The discovery of 13,000-year-old footprints on a remote island in western Canada indicates that people were living on the Pacific Coast during the Clovis period. Â See the latest report on new discoveries during the summer of 2016 in this American Archaeology Magazine article: Â Stepping Into The Past–American Archaeology, Fall 2016
Daryl Fedje was feeling his age, kneeling in a waterlogged pit, trowel in hand, mud everywhere, water pooling a dirty brown in the low spots. It was a cold, gray April morning on the central British Columbia coast, with rain lashing the overhead tarp, and Fedje, an archaeologist at the Hakai Institute and the University of Victoria, and one of Canadaâ€™s leading researchers on the early human history of the Americas, was dueling with doubt. Still lanky at 62, with gray hair curling out from his ball cap, he wondered yet again if he was wasting time and hard-to-find money chasing a figment of his imagination.
Fedje had been thinking about EjTa4, and what heâ€™d seen there, for almost a year. Situated on remote Calvert Island, the site sprawled for nearly 150 meters along the shore, its massive, vegetation-shrouded midden looming over the water and its long abandoned garden nestling at the base. The immense midden, comprised of shells and other refuse, hinted at an ancient occupation. So a year ago, Fedje and his close friend Duncan McLaren, a fellow Hakai Institute and University of Victoria archaeologist, decided to search for the siteâ€™s earliest layer, digging a small test pit below the tideline. They hoped to find a few stone tools or butchered bones. But when Fedje got to the bottom of the pit, he saw something strange: a black impression in gray clay. It looked like a human footprint.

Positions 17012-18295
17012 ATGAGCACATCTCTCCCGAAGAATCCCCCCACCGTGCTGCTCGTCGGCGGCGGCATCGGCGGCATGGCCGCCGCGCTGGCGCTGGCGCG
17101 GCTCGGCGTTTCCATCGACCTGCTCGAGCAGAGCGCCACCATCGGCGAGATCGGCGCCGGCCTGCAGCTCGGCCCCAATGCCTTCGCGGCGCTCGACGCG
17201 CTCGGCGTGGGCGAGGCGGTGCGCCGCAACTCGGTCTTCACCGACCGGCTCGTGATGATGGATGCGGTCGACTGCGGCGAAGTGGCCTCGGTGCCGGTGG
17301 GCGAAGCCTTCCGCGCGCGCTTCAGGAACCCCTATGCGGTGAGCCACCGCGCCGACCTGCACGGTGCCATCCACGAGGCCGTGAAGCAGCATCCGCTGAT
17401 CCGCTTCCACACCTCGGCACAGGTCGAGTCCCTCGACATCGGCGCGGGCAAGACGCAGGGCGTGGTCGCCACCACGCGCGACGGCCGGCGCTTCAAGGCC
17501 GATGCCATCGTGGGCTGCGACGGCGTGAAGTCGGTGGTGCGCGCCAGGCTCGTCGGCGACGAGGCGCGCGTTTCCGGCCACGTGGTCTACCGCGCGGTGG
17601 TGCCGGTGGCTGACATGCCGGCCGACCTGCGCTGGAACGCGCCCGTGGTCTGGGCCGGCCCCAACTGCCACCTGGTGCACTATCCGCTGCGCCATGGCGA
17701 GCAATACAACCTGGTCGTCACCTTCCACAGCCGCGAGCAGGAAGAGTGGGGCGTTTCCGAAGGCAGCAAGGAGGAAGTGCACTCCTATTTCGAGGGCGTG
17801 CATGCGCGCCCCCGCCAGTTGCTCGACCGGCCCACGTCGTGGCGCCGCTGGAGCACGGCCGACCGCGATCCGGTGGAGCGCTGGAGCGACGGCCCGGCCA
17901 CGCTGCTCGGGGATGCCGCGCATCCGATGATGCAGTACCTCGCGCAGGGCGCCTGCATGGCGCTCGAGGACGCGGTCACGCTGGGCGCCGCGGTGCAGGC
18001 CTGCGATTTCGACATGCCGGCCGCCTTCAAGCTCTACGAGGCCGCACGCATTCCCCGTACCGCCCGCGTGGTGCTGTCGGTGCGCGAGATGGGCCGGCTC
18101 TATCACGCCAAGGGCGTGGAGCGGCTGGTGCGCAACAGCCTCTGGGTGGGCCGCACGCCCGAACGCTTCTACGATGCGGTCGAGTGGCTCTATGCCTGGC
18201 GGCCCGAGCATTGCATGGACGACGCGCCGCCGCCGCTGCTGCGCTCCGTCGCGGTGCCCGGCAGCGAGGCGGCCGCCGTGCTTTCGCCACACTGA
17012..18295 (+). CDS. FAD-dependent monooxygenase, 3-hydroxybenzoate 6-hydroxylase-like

Please see the rest of the excellent article by Heather Pringle, Hakai Magazine Contributing Editor:Â Time Travelers–possibly 13,000+ year old footprints by a hearth in Central B.C. Canada
Also see the outstanding video, including drone shoots over the excavations:Â A STEP BACK IN TIME from Hakai Magazine on Vimeo
NewsWARP America Coordinator, Dale Croes, and Japanese Colleagues joined Duncan and Daryl’s crew on a different wet site project on Triquet Island, B.C. following this great discovery.Â We found a number of wood and fiber artifacts, dating as early as 7,000+ years old, and we will announce this in future reports in NewsWARP.Â An earlier report at this wet site can be found in NewsWARP at:Â Hakai Ancient Landscape, Central British Columbia Coast, Canada
May 2015 field work exchange on Triquet Island in Central B.C. Canada with Bella Bella First Nations;Â Dale Croes left, and wet sites crew from Japan:Â Akira Matsui’s Assistant and representative, Rika Shinkai wearing Kwakiutl button blanket andÂ Drs. Naoto Yamamoto and Tomonori Kanno; Hakai Project Directors and discoverers of human footprints on Calvert Island, Dr. Duncan McLaren on right and Daryl Fedje with baseball cap.